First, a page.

Ryan Reynolds quietly impresses as a romantic novelist who returns home for a family reunion only for old wounds to be torn open by a tragic accident. Writer-director Dennis Lee makes the most of an A-grade cast including Willem Dafoe as the bullying patriarch and Julia Roberts as the protective mother. It's an intense but ultimately moving drama that never has the life crushed out of it by the celebrity content on board.
Draconian dad Charles Taylor (Dafoe) has a novel method of dealing with his young son after he's caught him plagiarising the work of poet Robert Frost.
Forget writing lines or cowering in the corner. He makes him stand in the garage with his arms aloft but weighed down by two tins of motor oil...for a very long time.
This casual cruelty appears to be emotional business as usual between Charles and Michael, a bespectacled misfit whose only protection comes from the women in his life - mum Julia Roberts and cousin Hayden Panetierre.
Fast-forward twenty-odd years and he's a New York-dwelling published author (as opposed to his frustrated literature professor father) who's heading back to his Midwest home for a family graduation ceremony.
Barely has he touched down when tragedy strikes - his mother, being driven too fast by Charles, is killed outright when their car careers into a telegraph pole.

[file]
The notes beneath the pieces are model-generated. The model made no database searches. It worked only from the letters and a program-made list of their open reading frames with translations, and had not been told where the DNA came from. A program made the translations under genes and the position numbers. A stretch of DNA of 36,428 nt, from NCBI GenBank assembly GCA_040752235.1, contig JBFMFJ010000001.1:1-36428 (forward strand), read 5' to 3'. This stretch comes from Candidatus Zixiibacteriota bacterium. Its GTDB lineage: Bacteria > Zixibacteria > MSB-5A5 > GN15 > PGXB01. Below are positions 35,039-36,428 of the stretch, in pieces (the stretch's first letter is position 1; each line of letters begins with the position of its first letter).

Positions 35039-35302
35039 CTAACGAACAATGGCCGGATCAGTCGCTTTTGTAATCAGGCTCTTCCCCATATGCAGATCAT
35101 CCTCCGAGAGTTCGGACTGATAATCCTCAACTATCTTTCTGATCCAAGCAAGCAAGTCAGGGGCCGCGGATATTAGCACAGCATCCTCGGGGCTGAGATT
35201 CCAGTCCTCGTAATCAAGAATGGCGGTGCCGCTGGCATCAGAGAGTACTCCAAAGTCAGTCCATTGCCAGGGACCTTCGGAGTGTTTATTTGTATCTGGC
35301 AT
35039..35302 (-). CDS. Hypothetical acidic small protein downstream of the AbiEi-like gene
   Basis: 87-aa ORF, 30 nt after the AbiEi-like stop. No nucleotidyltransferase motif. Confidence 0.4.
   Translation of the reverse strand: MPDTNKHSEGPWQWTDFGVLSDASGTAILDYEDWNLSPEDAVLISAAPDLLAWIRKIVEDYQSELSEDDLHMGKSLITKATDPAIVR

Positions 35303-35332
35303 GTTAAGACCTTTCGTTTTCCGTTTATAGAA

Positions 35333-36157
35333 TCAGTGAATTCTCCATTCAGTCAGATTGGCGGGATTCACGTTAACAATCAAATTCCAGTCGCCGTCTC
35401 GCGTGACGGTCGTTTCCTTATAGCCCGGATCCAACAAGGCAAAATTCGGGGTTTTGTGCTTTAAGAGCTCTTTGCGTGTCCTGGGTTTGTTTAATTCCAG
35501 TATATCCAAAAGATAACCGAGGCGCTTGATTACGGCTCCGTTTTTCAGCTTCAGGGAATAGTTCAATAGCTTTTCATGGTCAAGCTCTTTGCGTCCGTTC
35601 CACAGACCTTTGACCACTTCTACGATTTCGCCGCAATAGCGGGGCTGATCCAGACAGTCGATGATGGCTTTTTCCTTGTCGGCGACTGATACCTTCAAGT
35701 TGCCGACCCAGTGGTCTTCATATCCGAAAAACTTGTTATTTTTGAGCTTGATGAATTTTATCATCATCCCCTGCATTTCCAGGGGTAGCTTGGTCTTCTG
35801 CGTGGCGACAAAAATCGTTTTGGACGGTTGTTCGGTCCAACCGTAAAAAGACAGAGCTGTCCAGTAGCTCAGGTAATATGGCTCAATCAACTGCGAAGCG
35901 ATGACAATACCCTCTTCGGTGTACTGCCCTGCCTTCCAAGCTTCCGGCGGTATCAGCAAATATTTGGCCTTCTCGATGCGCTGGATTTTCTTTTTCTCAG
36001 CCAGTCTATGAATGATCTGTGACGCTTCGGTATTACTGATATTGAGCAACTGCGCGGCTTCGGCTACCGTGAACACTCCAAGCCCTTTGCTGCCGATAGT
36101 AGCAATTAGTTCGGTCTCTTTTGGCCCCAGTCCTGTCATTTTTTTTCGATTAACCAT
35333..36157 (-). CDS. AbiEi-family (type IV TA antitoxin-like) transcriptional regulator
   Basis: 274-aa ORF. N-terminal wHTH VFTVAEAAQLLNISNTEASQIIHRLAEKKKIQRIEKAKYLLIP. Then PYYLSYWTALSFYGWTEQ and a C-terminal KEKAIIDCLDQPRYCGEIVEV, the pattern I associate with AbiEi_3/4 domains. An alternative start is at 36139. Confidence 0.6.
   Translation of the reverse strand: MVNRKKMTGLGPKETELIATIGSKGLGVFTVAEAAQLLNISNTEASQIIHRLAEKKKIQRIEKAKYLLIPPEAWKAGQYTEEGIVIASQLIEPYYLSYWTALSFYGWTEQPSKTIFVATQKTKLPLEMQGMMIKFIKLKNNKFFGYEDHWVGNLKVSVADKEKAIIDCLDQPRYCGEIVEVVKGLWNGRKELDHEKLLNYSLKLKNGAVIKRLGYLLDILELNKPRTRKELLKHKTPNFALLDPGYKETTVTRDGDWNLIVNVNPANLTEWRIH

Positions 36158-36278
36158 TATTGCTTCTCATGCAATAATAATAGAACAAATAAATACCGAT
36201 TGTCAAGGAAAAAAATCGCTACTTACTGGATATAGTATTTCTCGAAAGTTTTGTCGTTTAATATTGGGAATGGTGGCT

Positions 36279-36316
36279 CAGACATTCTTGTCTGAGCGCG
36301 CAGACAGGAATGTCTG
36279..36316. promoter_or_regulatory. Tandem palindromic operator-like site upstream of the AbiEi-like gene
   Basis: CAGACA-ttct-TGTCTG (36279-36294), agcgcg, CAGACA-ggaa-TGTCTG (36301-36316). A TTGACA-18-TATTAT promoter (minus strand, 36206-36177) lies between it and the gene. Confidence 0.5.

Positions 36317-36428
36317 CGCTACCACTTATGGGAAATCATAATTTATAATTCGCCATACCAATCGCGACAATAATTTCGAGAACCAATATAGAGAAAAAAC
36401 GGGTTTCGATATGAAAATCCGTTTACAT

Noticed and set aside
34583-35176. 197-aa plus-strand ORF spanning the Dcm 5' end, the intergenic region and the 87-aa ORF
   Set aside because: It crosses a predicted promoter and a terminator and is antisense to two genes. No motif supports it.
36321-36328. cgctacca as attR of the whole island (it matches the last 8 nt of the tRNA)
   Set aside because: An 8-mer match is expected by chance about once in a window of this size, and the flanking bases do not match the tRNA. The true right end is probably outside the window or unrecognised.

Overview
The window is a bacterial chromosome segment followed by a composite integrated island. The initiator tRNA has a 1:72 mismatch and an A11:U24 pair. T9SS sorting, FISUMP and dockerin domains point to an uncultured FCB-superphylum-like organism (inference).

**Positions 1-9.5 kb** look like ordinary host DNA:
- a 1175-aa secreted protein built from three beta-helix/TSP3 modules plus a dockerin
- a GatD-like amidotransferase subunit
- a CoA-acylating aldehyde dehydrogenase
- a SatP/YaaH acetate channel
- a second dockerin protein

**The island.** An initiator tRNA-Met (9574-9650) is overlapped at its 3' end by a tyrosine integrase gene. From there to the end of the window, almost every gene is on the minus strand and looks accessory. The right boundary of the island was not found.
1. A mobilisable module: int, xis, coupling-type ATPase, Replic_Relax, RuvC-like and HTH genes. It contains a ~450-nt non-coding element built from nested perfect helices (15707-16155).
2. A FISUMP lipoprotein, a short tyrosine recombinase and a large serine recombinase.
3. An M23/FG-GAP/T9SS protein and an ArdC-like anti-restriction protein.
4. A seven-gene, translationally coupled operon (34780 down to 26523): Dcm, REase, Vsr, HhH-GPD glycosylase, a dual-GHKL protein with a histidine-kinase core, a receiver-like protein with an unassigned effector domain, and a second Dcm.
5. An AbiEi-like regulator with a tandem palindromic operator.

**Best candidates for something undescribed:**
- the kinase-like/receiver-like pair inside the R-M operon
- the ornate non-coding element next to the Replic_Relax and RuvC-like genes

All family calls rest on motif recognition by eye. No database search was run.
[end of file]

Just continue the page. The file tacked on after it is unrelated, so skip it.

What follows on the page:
Strangely, the death acts as a catalyst for Michael - cowed even as an adult by his overbearing pop - to come to grips with his fractured relationship and even learn a few things about his apple pie mom.
There's a lot of star wattage on full beam here - Roberts, Dafoe and Reynolds together with Carrie-Anne Moss as his estranged lush of a wife and Emily Watson as his indulgent sister - yet it's never allowed to outshine the story.
Reynolds, despite being wooed by the big-budget excesses of X-Men and Blade, shows he is an actor of considerable range, imbuing Michael with a likeable vulnerability.
It may be both both melancholy and intense but it packs an emotional jolt as the prodigal son reaches an understanding - if not a full-blown reunion - with his crotchety old man.